Irene lives in the semi-arid shrub steppe near the confluence of the Columbia and Yakima Rivers in southeastern Washington State.

Pygmy rabbit
the smallest of its species
might fit inside a wren’s nest.

Sagebrush lizard
scruffs his way along,
blue belly to the sand.

Burrowing owl
at home underground
measures only a hand-span.

Barely heard
seen only out of the corner of your eye
soon not at all.


by Nancy Scott

Nancy lives adjacent to extensive marshland in the Delaware Watershed.

An elderly woman
sits alone on a bench at the bus stop,
waiting for something, maybe the 609,
maybe her dead husband.
We all wait for the sun.

Incessant rain has sent small stones
and dirt clods tumbling down
the embankment in my backyard.
I can feel my house inch
closer to extinction.

Last summer, people complained
about drought, stunted corn,
impassable spots in the river.
Dry needles flared across acres.
We longed to hear rain beating on the roof.

Everywhere there is excess.
No hope to change the progress of the wind.
It will blow away the clouds or won’t.
I am stitching squares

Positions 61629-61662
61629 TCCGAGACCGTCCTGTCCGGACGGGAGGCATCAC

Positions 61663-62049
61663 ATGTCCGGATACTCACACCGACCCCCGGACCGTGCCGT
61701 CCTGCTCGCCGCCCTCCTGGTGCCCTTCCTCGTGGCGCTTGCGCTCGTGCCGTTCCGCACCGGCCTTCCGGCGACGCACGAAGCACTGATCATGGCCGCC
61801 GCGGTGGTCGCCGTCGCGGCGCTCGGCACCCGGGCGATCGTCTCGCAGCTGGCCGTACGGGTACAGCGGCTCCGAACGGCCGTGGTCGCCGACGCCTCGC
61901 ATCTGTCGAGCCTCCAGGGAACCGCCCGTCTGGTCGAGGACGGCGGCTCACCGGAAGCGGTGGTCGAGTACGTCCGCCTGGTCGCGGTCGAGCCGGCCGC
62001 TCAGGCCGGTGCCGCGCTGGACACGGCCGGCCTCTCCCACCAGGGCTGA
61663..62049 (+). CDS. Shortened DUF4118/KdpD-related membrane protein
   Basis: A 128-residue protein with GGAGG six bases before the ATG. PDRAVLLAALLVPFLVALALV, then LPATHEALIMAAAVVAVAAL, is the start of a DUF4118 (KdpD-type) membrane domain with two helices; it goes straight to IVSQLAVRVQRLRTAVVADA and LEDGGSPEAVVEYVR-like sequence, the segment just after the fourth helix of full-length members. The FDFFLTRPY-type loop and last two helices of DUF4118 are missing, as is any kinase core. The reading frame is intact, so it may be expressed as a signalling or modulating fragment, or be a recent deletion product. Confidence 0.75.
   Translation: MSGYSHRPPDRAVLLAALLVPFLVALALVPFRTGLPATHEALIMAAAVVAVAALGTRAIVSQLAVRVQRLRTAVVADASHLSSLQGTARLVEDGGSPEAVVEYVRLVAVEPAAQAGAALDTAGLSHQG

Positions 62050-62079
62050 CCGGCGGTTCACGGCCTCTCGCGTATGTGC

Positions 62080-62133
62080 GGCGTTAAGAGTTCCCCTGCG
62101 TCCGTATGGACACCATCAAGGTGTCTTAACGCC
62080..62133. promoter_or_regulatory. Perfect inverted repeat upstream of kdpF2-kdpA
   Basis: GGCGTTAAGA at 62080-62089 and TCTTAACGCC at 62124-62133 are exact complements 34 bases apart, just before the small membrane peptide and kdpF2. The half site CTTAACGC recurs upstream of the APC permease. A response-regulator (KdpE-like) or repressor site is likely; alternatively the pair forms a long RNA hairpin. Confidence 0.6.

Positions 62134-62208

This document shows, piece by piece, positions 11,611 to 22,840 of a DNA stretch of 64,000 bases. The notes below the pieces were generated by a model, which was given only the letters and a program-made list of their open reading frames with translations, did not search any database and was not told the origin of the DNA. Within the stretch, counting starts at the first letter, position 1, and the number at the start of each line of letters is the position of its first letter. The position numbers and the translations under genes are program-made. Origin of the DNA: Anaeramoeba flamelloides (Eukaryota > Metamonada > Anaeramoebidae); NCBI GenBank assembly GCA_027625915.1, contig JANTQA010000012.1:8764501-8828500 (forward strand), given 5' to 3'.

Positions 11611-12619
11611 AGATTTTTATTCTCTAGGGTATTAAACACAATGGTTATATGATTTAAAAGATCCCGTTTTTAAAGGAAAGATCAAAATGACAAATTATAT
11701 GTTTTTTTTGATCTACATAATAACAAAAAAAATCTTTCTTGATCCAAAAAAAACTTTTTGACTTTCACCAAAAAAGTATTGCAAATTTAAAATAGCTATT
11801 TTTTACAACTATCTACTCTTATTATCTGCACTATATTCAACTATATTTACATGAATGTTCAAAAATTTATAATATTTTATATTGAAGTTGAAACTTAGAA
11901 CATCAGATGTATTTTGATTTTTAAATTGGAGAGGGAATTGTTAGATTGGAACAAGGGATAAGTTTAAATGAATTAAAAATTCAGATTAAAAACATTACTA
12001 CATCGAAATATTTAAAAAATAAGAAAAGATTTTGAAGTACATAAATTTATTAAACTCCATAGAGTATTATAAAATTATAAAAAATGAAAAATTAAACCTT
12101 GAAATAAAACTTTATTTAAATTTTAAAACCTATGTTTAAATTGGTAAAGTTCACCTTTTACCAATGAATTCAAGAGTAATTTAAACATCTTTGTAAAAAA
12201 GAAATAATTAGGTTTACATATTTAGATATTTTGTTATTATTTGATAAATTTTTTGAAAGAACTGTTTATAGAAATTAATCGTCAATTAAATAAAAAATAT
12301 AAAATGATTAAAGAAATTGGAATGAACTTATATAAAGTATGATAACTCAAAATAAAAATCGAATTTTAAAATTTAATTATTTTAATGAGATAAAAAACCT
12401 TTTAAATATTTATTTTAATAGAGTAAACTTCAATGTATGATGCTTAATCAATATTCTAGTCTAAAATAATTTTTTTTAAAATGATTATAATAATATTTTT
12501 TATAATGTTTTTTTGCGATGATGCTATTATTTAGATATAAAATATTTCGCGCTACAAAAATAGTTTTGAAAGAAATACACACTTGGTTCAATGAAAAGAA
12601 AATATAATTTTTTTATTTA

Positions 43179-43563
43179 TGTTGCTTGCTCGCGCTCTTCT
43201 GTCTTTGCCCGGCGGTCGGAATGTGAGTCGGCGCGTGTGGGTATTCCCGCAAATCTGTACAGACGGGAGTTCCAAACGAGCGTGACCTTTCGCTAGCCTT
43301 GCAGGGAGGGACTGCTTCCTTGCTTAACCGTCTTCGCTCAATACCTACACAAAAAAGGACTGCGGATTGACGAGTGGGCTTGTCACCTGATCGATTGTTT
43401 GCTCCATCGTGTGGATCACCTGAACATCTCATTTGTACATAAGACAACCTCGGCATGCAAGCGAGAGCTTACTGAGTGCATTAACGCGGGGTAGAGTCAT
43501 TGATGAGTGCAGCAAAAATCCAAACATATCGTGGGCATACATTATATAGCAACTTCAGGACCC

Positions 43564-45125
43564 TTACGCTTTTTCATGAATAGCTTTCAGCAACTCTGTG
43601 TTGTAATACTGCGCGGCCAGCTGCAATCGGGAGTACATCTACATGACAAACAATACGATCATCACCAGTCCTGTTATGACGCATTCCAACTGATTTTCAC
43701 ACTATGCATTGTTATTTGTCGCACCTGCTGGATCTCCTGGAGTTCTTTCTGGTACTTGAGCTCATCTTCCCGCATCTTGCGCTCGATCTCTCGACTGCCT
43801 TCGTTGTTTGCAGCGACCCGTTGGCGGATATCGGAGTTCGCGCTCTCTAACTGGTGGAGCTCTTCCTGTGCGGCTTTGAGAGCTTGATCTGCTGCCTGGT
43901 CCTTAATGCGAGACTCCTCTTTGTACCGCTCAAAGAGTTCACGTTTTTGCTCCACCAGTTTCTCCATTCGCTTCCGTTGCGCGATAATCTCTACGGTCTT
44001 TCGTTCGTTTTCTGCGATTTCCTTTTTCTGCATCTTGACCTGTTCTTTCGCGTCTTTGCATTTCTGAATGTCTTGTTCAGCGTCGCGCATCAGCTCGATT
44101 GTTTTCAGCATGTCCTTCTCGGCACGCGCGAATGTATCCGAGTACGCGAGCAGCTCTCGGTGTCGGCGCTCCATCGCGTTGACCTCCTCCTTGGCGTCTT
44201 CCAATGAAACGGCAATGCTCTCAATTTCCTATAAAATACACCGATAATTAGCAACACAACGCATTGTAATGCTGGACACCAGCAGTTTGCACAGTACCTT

for my granddaughter’s quilt.

First published in Down to the Quick (Plain View Press, 2007)>

The Windows

by Gary Cooke

Gary lives at the edge of the Texas Hill Country in the Lower Colorado-Cummins Watershed near Gilleland Creek.

What if the windows
in all the hotels in Reno
are really the eyes of wolves,
dead from guns or bad winters,
and their tails are the winds
that sweep across the valley?

And every time a woman gets kissed,
the wolves are licking their lips?
What if great jaws snap and drool
when a woman flips her hair,
or a man drops his cigarette
and turns away?

What if all these eyes are waiting
for one wolf to move,
his huge paws spreading
as he trots in closing circles,
and night howls in aching sadness
the way every train sounds,
winding down the mountain
and hauling toward the city,
the red neon pulsing,
the lights burning all the windows bright?

Originally published in Yuba Flows (Hip Pocket Press, 2007)

Touring the National Museum in Prague

by Crystal Gibbins

Crystal lives along the US/Canadian border in the Lake of the Woods watershed.

They have waited a long time
for someone to notice them:
these mud grenades,
oatmeal colored and acrid
like a sulfur mine
sitting along drab shelves
behind a wall of glass,
hematite poised and graven,
quartz spiney as a blowfish,
garnet voluptuous like plums
in a bread pudding.

From the window, sunlight
corrugates the room
as if it can transmute into gold
any metal, making me believe
I can create a life from riddles
piled up by glaciers, black
obsidian from the veins
of magma, submerged, slipping
through gaping fissures,
racing toward hardness.

How far they’ve traveled
to get here. Someone
plucked them out of darkness,
brushed the soil clear
from their crumpled faces,
loved them once.

Reprinted from Yellow Medicine Review, Issue 6